We’ve customized our Shopping Cart view and the next thing we’re going to do is customize the checkout view in Shopp.
Review Current Checkout View
The checkout view is very similar except it’s got a bunch of input fields that need attention. You can pretty much see we’ve got a login button that’s going crazy. We’ve got email, password, first name and last name organization.
Those things are fine and it could even well be that our billing address is fine although I would feel better about it if it was wider so that’s what we’re going to do. We’re going to come in here and fix our login button, our submit order button and widen out our billing address information.
We’re going to make those style changes using plain old ordinary CSS. We don’t really need to modify or change this in any way. That’s interesting, Shopp form UL LI span. That’s a span and that has the password in it. It’s this width, 45% thing that is still causing us problems and this is format text input. These are input type passwords, right?
You have different kinds of input types and when I said width auto, what happened was I fixed all this stuff but when I made an input type text, that fix went away. Inspect element, input type = submit and the id = submit login checkout. Okay, let’s just go ahead and fix those things.
Email and Password Field Fixes
Enter there and we’re just going to take this whole thing again and instead of text, we’re going to say password. Then we’re going to go ahead and add another button to this. We’ll copy this, comma and enter. Actually, that wasn’t a class name, was it? That was a pound sign so that was an id, as I recall. This was id = submit login checkout.
It would be slightly different here than that. Submit login checkout, copy that again, paste it there and put our hover pseudo class in that. That should make our login button right. Before we do anything else, let’s upload this. I like to check my work as I go along so I make a few edits. Check it, make a few more edits and check it.
Okay, that fixed my email and the password field so we’re part way done with customizing the checkout view. What can I do to make that line up a little bit better? There’s a little bit of margin around that thing, is that right? Let’s see. Margin left, that margin is okay. It seemed like there was something on the bottom as well. We can move this thing around just a little bit.
In fact, let’s just take a look at the checkout form in Shopp for a second here because maybe that’s where the solution to this is. I suppose we might actually be able to force that stuff to line up a little bit better if we mucked about with that but we’re not going to do that tonight. It looks pretty good.
Customize the Widths
The next thing we’re going to do to customize the checkout view in Shopp is widen out these things and this is input type = text. What I really want to do is get all of these little bits because right now, their widths are coming from nothing in particular. I could just take each one of these things, grab their ids and give them a more specific width.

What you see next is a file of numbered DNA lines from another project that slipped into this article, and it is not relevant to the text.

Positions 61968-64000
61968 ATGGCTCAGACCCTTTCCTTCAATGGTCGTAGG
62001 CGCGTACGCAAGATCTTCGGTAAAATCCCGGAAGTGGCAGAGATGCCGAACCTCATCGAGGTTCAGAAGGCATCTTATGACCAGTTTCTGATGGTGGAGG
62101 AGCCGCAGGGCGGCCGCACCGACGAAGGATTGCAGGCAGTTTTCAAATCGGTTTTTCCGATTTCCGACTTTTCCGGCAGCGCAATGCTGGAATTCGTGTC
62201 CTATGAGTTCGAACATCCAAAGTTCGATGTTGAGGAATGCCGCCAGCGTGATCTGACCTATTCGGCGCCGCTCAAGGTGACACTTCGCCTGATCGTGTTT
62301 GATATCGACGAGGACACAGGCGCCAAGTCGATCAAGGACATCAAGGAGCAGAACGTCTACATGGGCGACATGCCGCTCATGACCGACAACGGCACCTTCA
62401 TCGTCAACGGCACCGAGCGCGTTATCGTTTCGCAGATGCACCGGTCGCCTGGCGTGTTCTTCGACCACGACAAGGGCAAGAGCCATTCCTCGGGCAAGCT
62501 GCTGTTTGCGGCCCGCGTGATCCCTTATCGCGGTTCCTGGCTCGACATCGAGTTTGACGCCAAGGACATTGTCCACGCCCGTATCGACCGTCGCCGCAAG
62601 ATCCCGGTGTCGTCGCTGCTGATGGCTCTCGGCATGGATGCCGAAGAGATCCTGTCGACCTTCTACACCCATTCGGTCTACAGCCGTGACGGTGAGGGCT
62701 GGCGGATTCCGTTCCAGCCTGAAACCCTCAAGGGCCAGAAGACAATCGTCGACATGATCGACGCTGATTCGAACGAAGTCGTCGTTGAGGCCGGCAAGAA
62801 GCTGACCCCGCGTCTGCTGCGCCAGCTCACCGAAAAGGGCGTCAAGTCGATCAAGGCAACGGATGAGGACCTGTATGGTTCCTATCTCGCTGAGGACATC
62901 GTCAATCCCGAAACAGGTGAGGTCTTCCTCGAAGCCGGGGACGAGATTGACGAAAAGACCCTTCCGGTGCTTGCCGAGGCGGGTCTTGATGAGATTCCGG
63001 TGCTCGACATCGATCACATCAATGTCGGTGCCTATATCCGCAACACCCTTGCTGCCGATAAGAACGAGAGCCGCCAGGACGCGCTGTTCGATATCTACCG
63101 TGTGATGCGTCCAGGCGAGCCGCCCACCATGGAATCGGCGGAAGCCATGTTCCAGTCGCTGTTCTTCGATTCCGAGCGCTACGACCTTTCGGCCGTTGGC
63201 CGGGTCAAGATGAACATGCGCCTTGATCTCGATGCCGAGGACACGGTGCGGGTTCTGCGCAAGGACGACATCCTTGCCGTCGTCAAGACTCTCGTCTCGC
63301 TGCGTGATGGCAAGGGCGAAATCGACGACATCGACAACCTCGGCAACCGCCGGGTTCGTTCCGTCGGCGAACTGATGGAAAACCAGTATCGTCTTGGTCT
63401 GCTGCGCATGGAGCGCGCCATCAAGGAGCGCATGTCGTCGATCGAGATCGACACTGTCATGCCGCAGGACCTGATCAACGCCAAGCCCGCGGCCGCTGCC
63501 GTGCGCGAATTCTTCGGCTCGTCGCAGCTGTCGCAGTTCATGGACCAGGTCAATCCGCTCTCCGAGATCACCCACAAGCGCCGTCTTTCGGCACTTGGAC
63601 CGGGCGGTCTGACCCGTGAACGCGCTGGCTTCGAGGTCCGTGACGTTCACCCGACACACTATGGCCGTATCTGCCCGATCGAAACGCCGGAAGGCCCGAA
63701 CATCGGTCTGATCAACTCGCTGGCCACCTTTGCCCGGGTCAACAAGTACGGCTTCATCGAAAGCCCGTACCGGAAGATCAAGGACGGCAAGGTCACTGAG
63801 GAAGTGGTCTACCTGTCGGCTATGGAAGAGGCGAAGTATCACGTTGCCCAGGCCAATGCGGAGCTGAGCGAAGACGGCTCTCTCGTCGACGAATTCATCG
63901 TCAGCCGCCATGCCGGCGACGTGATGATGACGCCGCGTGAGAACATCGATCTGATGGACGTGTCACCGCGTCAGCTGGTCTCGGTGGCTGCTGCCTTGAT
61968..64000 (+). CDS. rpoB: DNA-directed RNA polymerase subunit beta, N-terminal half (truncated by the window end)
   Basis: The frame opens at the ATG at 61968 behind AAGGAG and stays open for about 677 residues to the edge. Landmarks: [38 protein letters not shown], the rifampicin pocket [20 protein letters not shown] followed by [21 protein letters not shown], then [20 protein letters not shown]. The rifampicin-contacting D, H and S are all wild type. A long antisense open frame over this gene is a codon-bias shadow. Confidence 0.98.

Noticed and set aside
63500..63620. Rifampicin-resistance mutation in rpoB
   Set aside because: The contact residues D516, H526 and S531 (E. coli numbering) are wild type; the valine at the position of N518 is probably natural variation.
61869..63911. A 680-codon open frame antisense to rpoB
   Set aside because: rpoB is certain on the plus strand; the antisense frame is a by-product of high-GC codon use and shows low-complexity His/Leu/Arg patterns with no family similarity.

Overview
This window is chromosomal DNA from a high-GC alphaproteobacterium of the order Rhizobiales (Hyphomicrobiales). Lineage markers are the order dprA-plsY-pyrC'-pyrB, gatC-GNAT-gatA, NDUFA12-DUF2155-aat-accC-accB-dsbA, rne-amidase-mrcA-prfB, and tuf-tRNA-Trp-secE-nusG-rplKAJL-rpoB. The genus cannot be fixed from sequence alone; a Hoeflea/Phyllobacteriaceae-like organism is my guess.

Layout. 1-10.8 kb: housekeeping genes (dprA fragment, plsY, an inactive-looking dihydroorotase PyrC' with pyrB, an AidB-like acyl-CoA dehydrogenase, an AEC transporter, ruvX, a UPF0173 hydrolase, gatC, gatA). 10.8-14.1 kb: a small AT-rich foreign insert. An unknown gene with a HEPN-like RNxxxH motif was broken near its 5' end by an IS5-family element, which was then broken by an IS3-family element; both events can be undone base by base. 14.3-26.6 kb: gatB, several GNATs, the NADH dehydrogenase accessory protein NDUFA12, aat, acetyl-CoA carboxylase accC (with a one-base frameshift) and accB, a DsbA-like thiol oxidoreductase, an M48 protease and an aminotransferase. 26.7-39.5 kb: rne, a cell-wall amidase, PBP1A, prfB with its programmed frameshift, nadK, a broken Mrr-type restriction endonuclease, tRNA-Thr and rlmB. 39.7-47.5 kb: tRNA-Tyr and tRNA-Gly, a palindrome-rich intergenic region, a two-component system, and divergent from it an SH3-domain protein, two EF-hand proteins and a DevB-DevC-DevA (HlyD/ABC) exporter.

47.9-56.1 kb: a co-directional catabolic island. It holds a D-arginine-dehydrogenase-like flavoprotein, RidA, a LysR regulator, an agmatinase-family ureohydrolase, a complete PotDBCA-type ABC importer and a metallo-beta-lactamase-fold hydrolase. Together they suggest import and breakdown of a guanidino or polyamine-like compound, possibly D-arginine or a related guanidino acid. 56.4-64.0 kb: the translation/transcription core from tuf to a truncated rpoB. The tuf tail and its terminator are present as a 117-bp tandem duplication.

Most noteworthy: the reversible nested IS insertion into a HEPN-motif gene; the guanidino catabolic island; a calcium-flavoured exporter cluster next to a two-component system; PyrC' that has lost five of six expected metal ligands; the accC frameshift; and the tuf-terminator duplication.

For example, if we just look at all of these, we’ve got billing city and we’ve got billing address. We’re just going to do that; we’ll grab billing zip code and or billing post code. Let’s just go back to that for a second. If we did billing post code, right now, it’s 143 pixels wide. If we made it 300 pixels wide, that would probably be fine. Let’s just try that. Maybe that won’t look as good as I think it does.
We’re going to pick up a new group here and this is going to be the product view, category and shopping cart. I like the checkout, here we go. Then we’ll say .format_text #shop and .custom format text_shop, input, we’re going to say id and this is going to be billing address.
Here, what we’ll do is say, width 300 pixels and then of course, we want this 4 times. That’s funny, why do I get that every time? It’s not billing address; billing x address is the next one. Okay billing x address, billing city and billing post code. Let’s see what that looks like now.
There it is, we’ve made our things line up better. Now it’s working fine except for submit order. Let’s add submit order to our thing. Input type = submit class = checkout button so that’s what we’ll take, checkout button.
It’s exactly the same thing we’ve done up here with the rest of the buttons in Shopp. Input, comma, we’ll come down and put it next to hover. Upload and refresh it. We’re going to want that to go off to the right and we may as well make this one bigger too, right? I don’t want anybody missing the submit order button.
We could just add it to this and use the checkout button, we’ll try that. That’s interesting. It drops down there so why did it drop down? Maybe what we needed to do in this is give it a width and let’s give it 200 pixels. See what happens. That didn’t do it. Let’s go play with this over on Firefox a little bit. It’ll be easier to do this in Firefox than it is in Chrome.
We’ve got our submit order down here and we have UL. It’s entirely outside of the UL. Maybe it’s a better choice just to make it aligned to the left instead. We need the colon, 200 px. Nice big font, size: 14 px. No, 15? 16? 17? Let’s give it a little top margin.
We’ve got the form to fill out and we’ve got our nice, big submit order button. I’m going to give it 18 pixels and let it stand out nice and big. I know we really want it to do it.
That’s what this is going to look like instead. We have our checkout and we have all the rest of that stuff working. If we hit submit order, of course it’s going to want me to fill out the payment information so I can’t go any further. Anyway, that completes our Customize the Checkout View in Shopp lesson.